Watermark: "PL BAS"
The Morgan Library & Museum, New York, NY, "Drawn to Greatness: Master Drawings from the Thaw Collection", 2017. Exh. cat., no. 165, repr.
Denison, Cara D. et al. Drawings from the Collection of Mr. and Mrs. Eugene Victor Thaw. Part II. New York : Pierpont Morgan Library, 1985, no. 53. (also in Thaw III, no. 92)
Denison, Cara D. et al. The Thaw Collection : Master Drawings and New Acquisitions. New York : Pierpont Morgan Library, 1994, no. 92.
De la Faille, J.-B.: The Works of Vincent van Gogh: His Paintings and Drawings. New York, 1970, cat. no. 1440.
Hulsker, J.: The Complete von Gogh: Paintings, Drawings, Sketches. Oxford and New York, 1980, cat. no. 1451.
Van Gogh in Arles. New York: The Metropolitan Museum of Art, 1984, pp. 83-92.
Van Gogh Drawings. Amsterdam and New York: Van Gogh Museum and The Metropolitan Museum of Art, 2005, cat. no. 48.
From Leonardo to Pollock: Master drawings from the Morgan Library. New York: Morgan Library, 2006, cat. no. 93, p. 194-195.
After a harsh winter in Paris, van Gogh departed for Arles, a city along the Rhone in Provence, in February 1888. He remained in Arles until May of the following year. This fifteen-month sojourn was one of his most fruitful periods and is often considered the high point of his career. Here he lived in the “yellow house”--the studio that he hoped to share with his friend Gauguin--and spent his days exploring the surrounding countryside of Montmajour and La Crau and portraying local townsfolk, such as the postman Roulin, before entering the asylum at St.-Rémy in June 1889.
Van Gogh's longing to see the Mediterranean “at last” inspired a trip via horse-drawn carriage to the seaside fishing village of Saintes-Maries-de-la-Mer, which was 50 kilometers away from Arles (Letter to Theo van Gogh, 28 May 1888). The artist wrote to his brother Theo the evening prior to his departure on Wednesday, 30 May 1888, “I am taking especially whatever I need for drawing. I must draw a great deal, for the very reason you spoke of in your last letter. Things here have so much line. And I want to get my drawing more spontaneous, more exaggerated” (Letter to Theo van Gogh, 29 May 1888). Van Gogh likely remained at Saintes-Maries until Tuesday, 5 June, during which time he produced three paintings--two seascapes and a view of the town--and nine drawings. Upon his return to Arles, he dispatched five of the drawings to Theo, retaining four in his studio to serve as the basis for paintings. The present drawing was among those kept by van Gogh, although it was the only one not translated into oils. Van Gogh included sketches of three of the Saintes-Maries studio paintings, along with a small sketch of a lone cottage, in a letter to his young friend Émile Bernard (see MA 6441.6).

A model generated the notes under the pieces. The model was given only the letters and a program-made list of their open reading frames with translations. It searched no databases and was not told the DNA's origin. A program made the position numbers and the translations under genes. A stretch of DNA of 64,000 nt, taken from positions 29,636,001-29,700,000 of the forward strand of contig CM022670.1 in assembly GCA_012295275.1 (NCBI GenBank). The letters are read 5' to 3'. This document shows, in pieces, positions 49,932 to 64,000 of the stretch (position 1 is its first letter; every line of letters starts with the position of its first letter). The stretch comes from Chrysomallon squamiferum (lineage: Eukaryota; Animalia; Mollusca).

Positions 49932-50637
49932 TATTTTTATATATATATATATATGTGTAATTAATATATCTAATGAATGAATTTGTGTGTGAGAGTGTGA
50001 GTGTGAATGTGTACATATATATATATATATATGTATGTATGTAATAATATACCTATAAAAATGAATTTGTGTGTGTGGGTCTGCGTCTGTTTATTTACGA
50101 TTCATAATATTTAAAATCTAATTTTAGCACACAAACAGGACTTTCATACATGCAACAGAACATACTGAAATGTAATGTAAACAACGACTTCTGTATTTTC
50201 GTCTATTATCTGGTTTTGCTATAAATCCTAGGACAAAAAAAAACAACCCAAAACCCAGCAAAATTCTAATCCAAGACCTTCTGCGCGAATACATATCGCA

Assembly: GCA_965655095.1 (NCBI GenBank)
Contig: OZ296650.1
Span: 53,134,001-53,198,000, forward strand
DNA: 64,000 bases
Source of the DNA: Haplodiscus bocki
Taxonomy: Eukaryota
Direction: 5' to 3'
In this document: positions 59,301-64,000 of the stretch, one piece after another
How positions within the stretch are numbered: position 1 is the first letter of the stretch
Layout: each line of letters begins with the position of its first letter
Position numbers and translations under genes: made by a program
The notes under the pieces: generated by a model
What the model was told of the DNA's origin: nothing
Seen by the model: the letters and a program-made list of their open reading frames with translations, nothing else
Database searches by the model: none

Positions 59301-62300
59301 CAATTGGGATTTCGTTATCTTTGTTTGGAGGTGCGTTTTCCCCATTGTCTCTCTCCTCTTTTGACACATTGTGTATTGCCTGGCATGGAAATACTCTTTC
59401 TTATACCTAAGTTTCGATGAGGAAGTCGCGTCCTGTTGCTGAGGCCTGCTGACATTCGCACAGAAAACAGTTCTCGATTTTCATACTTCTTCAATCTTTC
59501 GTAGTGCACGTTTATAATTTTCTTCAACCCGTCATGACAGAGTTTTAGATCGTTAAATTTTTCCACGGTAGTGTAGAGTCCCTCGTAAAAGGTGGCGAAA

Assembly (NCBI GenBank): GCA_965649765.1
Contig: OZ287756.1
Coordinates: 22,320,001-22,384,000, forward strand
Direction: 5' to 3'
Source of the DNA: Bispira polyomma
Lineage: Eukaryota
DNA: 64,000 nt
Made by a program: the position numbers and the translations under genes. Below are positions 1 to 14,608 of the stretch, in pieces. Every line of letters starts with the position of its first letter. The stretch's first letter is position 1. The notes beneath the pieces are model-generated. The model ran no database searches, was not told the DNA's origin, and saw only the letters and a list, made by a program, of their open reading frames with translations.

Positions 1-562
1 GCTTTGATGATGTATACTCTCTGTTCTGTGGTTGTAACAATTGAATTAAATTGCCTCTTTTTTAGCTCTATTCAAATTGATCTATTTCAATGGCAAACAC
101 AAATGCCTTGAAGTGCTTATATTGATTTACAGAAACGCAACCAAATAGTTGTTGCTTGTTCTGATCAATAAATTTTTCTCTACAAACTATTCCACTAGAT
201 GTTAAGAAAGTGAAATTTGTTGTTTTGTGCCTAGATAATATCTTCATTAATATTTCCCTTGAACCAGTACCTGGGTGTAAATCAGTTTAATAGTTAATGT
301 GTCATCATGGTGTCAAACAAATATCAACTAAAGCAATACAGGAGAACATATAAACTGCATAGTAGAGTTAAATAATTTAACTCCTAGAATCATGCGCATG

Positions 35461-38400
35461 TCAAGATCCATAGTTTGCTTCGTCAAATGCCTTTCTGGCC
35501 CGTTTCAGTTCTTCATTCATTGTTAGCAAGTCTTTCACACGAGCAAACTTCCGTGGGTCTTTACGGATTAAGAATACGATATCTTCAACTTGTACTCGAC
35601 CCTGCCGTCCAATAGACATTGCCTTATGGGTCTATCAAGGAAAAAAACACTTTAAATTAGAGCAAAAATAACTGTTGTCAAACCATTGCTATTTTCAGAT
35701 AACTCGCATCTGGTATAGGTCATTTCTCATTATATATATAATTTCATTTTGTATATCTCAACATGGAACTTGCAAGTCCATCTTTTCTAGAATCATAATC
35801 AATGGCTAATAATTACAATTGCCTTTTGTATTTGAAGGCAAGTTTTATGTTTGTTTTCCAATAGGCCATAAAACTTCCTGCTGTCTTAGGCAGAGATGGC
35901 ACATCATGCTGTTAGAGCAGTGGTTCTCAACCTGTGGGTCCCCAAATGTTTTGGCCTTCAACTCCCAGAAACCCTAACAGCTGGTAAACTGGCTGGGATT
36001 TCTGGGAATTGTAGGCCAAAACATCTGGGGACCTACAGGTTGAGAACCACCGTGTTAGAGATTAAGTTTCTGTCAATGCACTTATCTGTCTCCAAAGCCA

As van Gogh had hoped, the visit to Saintes-Maries sparked a new spontaneity in his drawings. This study of two thatched-roof cottages with a view of the sea in the distance was begun with a vigorous, freely drawn graphite sketch that the artist then articulated with thick strokes of a broad-nibbed reed pen, adding finer details with the tip of the reed. The brisk, energetic execution of the sheet may indicate that he made the drawing on site. The artist captured the glaring sunlight, reflected off the whitewashed roof at left and the effulgent spring foliage. The presence of a woman in the doorway of the cottage at right is unusual among van Gogh's drawings from Saintes-Maries and reminiscent of Rembrandt's subtle incorporation of figures into his landscapes with cottages. Although van Gogh's characterized some of his drawings from Saintes-Maries as “harsh” (Letter to Theo van Gogh, ca. 4 June 1888), the present study does not fall into this category. Another view of the same cottages, taken from a slightly more dramatic angle and including a third cottage at left (Van Gogh Museum, Amsterdam, d0161V1962), is more bluntly executed, and served as the basis for a painting (Kunsthaus, Zurich).
Gogh-Bonger, J., Mrs., former owner.
Bonger, E., Miss, former owner.
Mengelberg, Willem, former owner.
Ritter, Louis, former owner.
Ritter, Louis, Mrs., former owner.
Thaw, Eugene Victor, former owner.
Thaw, Clare, former owner.